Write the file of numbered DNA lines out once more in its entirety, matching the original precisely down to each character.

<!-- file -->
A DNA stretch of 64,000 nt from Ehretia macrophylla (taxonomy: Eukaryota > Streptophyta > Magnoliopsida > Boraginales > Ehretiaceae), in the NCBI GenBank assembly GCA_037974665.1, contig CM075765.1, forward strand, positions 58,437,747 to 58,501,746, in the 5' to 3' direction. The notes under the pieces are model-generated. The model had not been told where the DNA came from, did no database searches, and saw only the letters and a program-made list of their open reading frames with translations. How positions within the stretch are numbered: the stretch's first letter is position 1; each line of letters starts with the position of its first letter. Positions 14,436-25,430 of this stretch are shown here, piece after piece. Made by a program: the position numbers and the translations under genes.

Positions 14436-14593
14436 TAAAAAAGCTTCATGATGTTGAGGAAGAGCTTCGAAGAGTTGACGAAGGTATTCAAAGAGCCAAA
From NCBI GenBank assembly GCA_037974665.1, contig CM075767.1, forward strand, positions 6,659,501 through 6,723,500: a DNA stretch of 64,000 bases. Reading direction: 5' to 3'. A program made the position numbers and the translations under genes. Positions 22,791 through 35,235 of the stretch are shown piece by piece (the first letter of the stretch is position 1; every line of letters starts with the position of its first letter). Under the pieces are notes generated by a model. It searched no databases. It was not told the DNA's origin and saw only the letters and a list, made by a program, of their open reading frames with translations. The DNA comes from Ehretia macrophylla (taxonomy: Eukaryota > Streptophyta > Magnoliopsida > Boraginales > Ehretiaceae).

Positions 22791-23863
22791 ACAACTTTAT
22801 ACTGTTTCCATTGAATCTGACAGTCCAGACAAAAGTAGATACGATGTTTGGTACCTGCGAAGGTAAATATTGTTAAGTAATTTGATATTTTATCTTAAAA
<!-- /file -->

A DNA stretch of 64,000 nt from Ehretia macrophylla (taxonomy: Eukaryota > Streptophyta > Magnoliopsida > Boraginales > Ehretiaceae), in the NCBI GenBank assembly GCA_037974665.1, contig CM075765.1, forward strand, positions 58,437,747 to 58,501,746, in the 5' to 3' direction. The notes under the pieces are model-generated. The model had not been told where the DNA came from, did no database searches, and saw only the letters and a program-made list of their open reading frames with translations. How positions within the stretch are numbered: the stretch's first letter is position 1; each line of letters starts with the position of its first letter. Positions 14,436-25,430 of this stretch are shown here, piece after piece. Made by a program: the position numbers and the translations under genes.

Positions 14436-14593
14436 TAAAAAAGCTTCATGATGTTGAGGAAGAGCTTCGAAGAGTTGACGAAGGTATTCAAAGAGCCAAA
From NCBI GenBank assembly GCA_037974665.1, contig CM075767.1, forward strand, positions 6,659,501 through 6,723,500: a DNA stretch of 64,000 bases. Reading direction: 5' to 3'. A program made the position numbers and the translations under genes. Positions 22,791 through 35,235 of the stretch are shown piece by piece (the first letter of the stretch is position 1; every line of letters starts with the position of its first letter). Under the pieces are notes generated by a model. It searched no databases. It was not told the DNA's origin and saw only the letters and a list, made by a program, of their open reading frames with translations. The DNA comes from Ehretia macrophylla (taxonomy: Eukaryota > Streptophyta > Magnoliopsida > Boraginales > Ehretiaceae).

Positions 22791-23863
22791 ACAACTTTAT
22801 ACTGTTTCCATTGAATCTGACAGTCCAGACAAAAGTAGATACGATGTTTGGTACCTGCGAAGGTAAATATTGTTAAGTAATTTGATATTTTATCTTAAAA